Incorporated businesses and partnerships enter their federal Employer Identification Number. This is a nine-digit number issued by the IRS for tax reporting purposes.

    If you're a freelancer, you'd enter your Social Security number on this line (unless you have an IRS-issued Employer Identification Number).

  3. The business type / business structure
    This is the kind of business you're operating. If you're an LLC, you'd choose partnership or corporation, based on how it's set up. If you are a freelancer, you would usually put down sole proprietorship.

  4. The industry type / nature of the business
    Credit card companies also want to know what kind of business you're running. You'll have a list of industries to choose from. Just select the one that fits best, even if it isn't quite the exact label.

    Related: Successful People Do These 23 Things Daily

  5. Your role in the business
    Spell out what you do. For example, you can say you're the owner, president, or general manager.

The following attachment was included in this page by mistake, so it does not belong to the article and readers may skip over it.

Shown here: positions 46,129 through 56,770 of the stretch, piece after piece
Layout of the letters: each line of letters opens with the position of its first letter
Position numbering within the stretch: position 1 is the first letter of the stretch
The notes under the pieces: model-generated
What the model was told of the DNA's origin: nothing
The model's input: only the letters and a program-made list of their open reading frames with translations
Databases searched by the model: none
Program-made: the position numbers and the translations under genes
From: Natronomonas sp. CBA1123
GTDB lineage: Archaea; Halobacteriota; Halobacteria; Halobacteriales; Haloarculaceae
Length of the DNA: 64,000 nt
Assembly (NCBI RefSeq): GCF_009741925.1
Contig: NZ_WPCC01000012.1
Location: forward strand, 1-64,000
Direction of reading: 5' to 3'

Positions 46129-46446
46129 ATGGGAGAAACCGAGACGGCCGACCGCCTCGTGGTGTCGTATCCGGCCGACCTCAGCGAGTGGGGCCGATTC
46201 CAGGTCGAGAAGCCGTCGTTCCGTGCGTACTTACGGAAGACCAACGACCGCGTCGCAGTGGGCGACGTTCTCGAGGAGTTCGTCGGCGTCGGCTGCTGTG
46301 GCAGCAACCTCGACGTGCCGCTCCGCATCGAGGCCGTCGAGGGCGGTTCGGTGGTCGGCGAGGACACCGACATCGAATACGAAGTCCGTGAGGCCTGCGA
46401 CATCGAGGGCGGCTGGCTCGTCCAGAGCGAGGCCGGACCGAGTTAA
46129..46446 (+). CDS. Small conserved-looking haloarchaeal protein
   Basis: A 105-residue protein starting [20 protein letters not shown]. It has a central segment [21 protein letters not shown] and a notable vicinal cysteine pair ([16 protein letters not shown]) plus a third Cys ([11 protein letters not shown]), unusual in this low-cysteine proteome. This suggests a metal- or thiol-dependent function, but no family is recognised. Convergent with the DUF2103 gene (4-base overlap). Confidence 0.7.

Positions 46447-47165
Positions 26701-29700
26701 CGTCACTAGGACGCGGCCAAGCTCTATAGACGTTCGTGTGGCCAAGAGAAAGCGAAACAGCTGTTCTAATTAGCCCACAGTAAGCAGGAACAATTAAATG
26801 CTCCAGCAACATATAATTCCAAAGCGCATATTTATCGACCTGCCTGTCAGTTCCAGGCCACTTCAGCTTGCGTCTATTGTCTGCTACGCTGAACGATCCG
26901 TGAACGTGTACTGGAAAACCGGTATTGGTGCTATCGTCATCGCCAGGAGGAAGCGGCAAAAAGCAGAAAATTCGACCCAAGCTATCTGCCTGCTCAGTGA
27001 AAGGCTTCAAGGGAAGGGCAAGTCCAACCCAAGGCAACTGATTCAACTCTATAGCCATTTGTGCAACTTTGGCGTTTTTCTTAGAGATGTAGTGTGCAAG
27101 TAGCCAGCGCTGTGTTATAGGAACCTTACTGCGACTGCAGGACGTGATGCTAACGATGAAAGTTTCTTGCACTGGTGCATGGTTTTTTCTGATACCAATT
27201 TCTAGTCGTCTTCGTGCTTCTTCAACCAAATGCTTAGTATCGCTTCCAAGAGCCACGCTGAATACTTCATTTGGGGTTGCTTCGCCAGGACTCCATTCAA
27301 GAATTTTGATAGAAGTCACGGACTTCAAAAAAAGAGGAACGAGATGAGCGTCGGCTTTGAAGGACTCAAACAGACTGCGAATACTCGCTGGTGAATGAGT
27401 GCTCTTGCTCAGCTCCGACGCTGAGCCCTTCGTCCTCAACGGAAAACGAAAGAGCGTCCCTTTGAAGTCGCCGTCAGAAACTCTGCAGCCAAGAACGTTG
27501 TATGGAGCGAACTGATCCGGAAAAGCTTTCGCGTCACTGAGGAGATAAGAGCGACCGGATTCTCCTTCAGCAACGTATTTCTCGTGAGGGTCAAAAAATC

Related: CEO Statistics

  6. Business address and phone number
    You'll need to fill in the contact information for your business. If you run your business from home, just use your home address here.

  7. How long you've been in business
    Enter the number of years you've been in business. If you're still in the early startup phase, just enter "0" in this box.

    Related: Startup Failure Rate Statistics

  8. The number of employees
    Enter the number of employees you have, if any. If it's just you, enter "1" for yourself.

  9. Annual business revenue
    You have to let the credit card company in on how much revenue your business is bringing in each year. If your business is new and you haven't made a buck yet, it's fine to put "0."

    Related: How to Make Customers Happy

  10. Estimated monthly spend
    This just means your most accurate guess of what you think you'll charge to the card each month. Not all business card applications ask for this, but you should be ready with an answer if it comes up. Make sure this is what you will charge for business expenses, not personal.

    Aside from your business information, you'll need to connect the dots on your own personal details. That means filling in:

    • Your name
    • Address, phone number and email
    • Social Security number
    • Birth date
    • Mother's maiden name
    • Household income

Getting Approved for a Business Credit Card

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For new businesses and first-time applicants, here are some things to know about getting approved.

  • It is dependent on your personal credit. Since you don't have any business history yet, the banks will look at your personal credit history and score. The better your personal credit score is, the easier it is to qualify.